India has sent back a batch of diplomats to Kabul in a significant shift seen as giving a de facto recognition to the Afghan Taliban government.
In June, India first sent a technical team to its mission in Kabul after behind the scenes talks with the Afghan Taliban. The technical team arrived in Kabul after a senior Indian diplomat visited the Afghan capital and met the interim Afghan foreign minister.
This was the first public meeting between the Afghan Taliban government and the Indian officials highlighting the pragmatic approach adopted by New Delhi.
India in the past staunchly opposed the Afghan Taliban and despite insistence by the US it refused to engage with the group while negotiations were underway in Doha.
India invested massively in the previous Afghan administration led by first Hamid Karazai and then Ashraf Ghani. The close Indian ties with those administrations had been the cause of friction between New Delhi and Islamabad.
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Pakistan often suspected that India had been using the Afghan soil to undermine its security interests.
After the Taliban takeover in Kabul, India shut its embassy and other diplomatic missions as well as abandoned work on the development projects it was undertaking in the war-torn country.
Observers believe that since many other countries including the US have remained engaged with the Afghan Taliban hence New Delhi was left with no other option but to accept the new reality.
Indian External Affairs minister S Jaishankar on Friday confirmed that a batch of diplomats except the ambassador was sent back to Kabul.
“What we decided was that we would send the Indian diplomats back to the embassy, not the ambassador, and make sure that they are able to function and able to address a lot of these issues — humanitarian assistance, the medical assistance, the vaccine, the development projects, etc.,” Jaishankar told reporters in Bengaluru during an interaction programme.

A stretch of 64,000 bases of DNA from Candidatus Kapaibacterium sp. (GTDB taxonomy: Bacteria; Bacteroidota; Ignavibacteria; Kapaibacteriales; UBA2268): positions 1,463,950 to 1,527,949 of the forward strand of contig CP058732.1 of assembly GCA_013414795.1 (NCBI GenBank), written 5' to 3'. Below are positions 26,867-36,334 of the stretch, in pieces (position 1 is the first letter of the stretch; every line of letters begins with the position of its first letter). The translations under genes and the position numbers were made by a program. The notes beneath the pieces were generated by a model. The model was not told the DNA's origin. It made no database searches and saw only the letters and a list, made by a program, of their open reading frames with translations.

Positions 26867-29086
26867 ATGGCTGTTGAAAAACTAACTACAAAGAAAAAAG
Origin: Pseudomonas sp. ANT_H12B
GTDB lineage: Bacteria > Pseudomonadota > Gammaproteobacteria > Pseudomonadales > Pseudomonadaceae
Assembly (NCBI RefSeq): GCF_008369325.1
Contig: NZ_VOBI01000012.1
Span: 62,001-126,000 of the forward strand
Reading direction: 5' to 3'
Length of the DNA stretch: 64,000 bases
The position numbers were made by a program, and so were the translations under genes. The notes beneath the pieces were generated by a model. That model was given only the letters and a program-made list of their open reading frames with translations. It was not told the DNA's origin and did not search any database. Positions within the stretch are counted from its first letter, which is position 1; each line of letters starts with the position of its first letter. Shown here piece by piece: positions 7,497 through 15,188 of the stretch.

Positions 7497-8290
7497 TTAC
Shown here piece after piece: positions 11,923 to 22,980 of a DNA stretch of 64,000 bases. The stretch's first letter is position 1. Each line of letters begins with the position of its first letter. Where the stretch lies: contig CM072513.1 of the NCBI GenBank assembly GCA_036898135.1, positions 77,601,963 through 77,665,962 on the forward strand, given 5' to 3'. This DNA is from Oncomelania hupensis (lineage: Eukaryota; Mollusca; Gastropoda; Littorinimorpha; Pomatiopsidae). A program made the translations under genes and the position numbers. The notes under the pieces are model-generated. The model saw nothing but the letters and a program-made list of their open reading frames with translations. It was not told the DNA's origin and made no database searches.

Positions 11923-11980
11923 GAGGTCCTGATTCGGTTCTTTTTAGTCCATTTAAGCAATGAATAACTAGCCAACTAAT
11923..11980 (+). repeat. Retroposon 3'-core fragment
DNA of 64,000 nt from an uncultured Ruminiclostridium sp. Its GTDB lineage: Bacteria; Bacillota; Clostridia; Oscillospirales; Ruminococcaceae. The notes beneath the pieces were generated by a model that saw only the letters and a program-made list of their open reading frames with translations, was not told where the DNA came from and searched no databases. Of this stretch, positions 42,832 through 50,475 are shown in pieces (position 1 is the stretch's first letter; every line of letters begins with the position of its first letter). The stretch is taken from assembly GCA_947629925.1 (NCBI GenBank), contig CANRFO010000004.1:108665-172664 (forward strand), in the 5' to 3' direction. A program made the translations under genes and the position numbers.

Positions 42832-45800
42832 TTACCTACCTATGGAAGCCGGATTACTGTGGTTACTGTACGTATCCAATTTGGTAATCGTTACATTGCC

“So at the moment, what we have is a team of Indian diplomats who have gone there,” he added.
According to the NDTC the Indian foreign minister said: “We have taken a very considered deliberated view that our relationship at the end of the day is with the people of Afghanistan, to the society and that it is a relationship which is deep enough and in a sense, historically long enough for us to actually find ways of factoring in these political changes and continuing that people-to-people, so like a relationship.” He said when there was a food crisis in Afghanistan with a “very extreme demand for wheat,” India supplied them 40,000 tonne of the food grain.
Transporting wheat to Afghanistan “was also a very complex diplomatic exercise because we had to persuade the Pakistanis to allow them to go through Pakistan, which we did”, the minister added.
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The Afghan interim government welcomed the Indian move.
“The Islamic Emirate of Afghanistan welcomes Indian’s step to upgrade its diplomatic representation in Kabul. Besides ensuring security, we will play close attention to the immunity of the diplomats and cooperate well in endeavour,” the spokesperson of Afghan External Affairs Ministry said in a statement on Saturday.
“The Afghan government hopes that upgrading diplomatic representation and dispatching diplomats would strengthen Afghan-India relations leading to the completion of unfinished projects by India and the commencement of the new vital projects,” Abdul Qatar Balkhi added.
Pakistan in the past objected to the Indian involvement in Afghanistan. It saw New Delhi as a spoiler. However, there has been no reaction from Pakistan to the latest development. An official privately told The Express Tribune that Pakistan does not have any objection to Indian ties with the Afghan Taliban as long as it adheres to the diplomatic rule.
The official was confident that the Afghan Taliban were aware of Pakistan’s sensitivities and the interim government would not permit any activity detrimental to its bilateral ties with Islamabad.